12/24/21 Christmas Vigil Mass Homily

Updated: Jan 21

The Vigil Mass Readings can be found: [HERE].

A very blessed and Merry Christmas to all! It’s not common knowledge, but there are actually four Christmas Mass settings. This is the Christmas Vigil Mass. There’s a Christmas Night Mass here at 10 p.m., a Christmas Dawn Mass tomorrow at 8:30 a.m., and a Christmas Day Mass at 11 a.m. And each Mass is different, having its own set of prayers and readings.

In our gospel passage this evening, we hear the genealogy of our Lord Jesus Christ, according to Luke’s account. Now, imagine hearing this genealogy as a faithful Jew, as if listening to one’s own heritage. Name after name summons memories of one’s own ancestors; a family tree passed down from one generation to the next. You may recognize some of these names yourselves, and recall their stories from the bible; stories both good and bad alike.

Abraham, once known as Abram, believed God’s’ promises. He left Chaldea at the word of the Lord and journeyed towards the Promised Land. He was willing to sacrifice the one most precious to him to the Lord out of obedience, which was accounted to him as righteousness. But he was also a coward at times and hid his identity.

His grandson, Jacob, is the one after whom all of Israel is named. Jacob was given that name, Israel, after he wrestled with God for a night and prevailed. From him was born the Twelve Tribes of Israel, named after each of his sons. But Jacob was also a deceiver. He had tricked his elderly father into giving him the birthright that should have gone to his elder brother, Esau. He too was a coward and ran from his brother until they reconciled many years later.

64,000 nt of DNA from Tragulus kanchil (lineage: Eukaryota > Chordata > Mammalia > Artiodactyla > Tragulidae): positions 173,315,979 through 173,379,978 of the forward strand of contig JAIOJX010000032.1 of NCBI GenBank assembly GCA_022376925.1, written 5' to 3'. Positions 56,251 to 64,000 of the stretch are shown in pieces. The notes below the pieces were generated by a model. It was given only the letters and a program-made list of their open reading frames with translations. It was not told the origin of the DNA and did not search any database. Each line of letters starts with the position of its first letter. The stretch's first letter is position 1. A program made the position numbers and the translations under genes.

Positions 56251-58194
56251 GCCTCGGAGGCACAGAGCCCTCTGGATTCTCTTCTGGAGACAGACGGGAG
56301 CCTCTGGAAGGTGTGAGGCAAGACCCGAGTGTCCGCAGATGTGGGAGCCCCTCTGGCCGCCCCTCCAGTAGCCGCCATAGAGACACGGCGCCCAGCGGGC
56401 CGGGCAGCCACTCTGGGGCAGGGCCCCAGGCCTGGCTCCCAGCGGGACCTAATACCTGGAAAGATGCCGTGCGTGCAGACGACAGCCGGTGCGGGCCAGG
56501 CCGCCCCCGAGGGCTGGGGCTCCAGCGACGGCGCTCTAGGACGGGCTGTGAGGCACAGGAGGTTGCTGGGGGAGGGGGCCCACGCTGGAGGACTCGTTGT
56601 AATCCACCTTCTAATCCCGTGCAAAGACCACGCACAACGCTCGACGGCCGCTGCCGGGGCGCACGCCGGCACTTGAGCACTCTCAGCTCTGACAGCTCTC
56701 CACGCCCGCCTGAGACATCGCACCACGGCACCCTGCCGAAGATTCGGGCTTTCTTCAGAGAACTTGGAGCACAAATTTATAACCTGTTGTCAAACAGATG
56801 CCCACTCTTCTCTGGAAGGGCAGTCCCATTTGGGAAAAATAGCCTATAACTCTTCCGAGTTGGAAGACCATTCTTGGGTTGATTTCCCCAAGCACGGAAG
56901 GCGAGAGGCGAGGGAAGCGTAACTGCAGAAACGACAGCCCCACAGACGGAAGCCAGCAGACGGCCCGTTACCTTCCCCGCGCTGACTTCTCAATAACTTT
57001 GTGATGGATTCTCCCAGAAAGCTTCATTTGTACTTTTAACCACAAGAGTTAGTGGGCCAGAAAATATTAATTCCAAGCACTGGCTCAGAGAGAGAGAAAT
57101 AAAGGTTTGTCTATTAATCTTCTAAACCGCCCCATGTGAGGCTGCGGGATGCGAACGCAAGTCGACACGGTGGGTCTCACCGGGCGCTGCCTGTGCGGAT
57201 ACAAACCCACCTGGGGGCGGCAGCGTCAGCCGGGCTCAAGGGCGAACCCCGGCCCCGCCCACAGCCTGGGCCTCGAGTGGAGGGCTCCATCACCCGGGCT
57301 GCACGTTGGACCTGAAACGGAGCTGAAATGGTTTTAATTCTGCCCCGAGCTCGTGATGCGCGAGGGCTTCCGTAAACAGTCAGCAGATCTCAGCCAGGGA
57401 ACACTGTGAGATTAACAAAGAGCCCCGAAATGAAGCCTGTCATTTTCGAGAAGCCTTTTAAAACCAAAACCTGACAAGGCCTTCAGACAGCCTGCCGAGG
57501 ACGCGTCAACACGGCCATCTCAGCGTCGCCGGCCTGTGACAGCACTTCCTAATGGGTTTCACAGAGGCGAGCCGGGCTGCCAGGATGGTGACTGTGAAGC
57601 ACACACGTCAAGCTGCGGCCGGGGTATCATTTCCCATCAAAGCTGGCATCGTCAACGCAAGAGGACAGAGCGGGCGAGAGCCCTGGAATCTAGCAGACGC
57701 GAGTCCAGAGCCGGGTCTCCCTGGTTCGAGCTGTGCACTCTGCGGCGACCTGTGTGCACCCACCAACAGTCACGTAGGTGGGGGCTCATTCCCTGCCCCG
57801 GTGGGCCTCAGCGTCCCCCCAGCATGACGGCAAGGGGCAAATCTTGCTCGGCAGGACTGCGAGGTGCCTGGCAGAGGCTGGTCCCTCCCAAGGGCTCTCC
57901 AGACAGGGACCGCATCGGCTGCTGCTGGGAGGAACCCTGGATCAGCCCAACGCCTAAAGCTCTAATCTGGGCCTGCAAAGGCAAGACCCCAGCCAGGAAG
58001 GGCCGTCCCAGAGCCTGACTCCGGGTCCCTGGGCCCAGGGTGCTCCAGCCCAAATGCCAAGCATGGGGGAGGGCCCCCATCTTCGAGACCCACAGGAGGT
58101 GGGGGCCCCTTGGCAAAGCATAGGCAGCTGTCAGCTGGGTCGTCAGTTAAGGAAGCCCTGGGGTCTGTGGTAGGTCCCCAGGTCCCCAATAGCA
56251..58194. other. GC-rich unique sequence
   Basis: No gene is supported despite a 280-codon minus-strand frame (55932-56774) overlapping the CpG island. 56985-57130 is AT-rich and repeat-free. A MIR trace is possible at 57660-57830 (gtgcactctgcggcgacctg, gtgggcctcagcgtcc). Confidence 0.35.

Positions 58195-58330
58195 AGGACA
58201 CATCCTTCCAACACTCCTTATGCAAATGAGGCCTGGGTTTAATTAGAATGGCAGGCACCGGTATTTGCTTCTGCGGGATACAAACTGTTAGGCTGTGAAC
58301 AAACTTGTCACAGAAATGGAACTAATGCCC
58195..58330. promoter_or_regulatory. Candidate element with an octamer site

We see Tamar listed in this genealogy; the first woman recorded here. She was a widow who had cunningly deceived her father-in-law, in order to conceive Perez.

We find also Ruth in this list of names. She was a foreigner from Moab: neither a daughter of Israel nor Judah. And yet, she became the great-grandmother of Israel and Judah's greatest monarch until Christ: David the King. There’s an entire book of the Bible dedicated to Ruth.

David himself was greatly blessed and beloved by God; the great king and champion of Israel who slayed Goliath and an army of Philistines. But he was also a murderer who conspired to kill his own servant with the sword of the Ammonites, to take his wife, Bathsheba, as his own. Bathsheba’s not even named in this genealogy—she’s only listed here as the wife of Uriah.

The son of David and Bathsheba, Solomon, by God’s own admission was the wisest man to ever have lived upon the earth. He ruled in a time of peace. That’s what his name means, which shares the same root as, shalom—peace—a word you may already know. He also had the name, Jedidiah, which means, “beloved by the Lord.” He ruled over Israel and Judah in the kingdom’s Golden Age. But in his later years, he began to worship other gods and idols from his many wives.

The list goes on: name after name, memory after memory, story after story, glory and shame go hand in hand.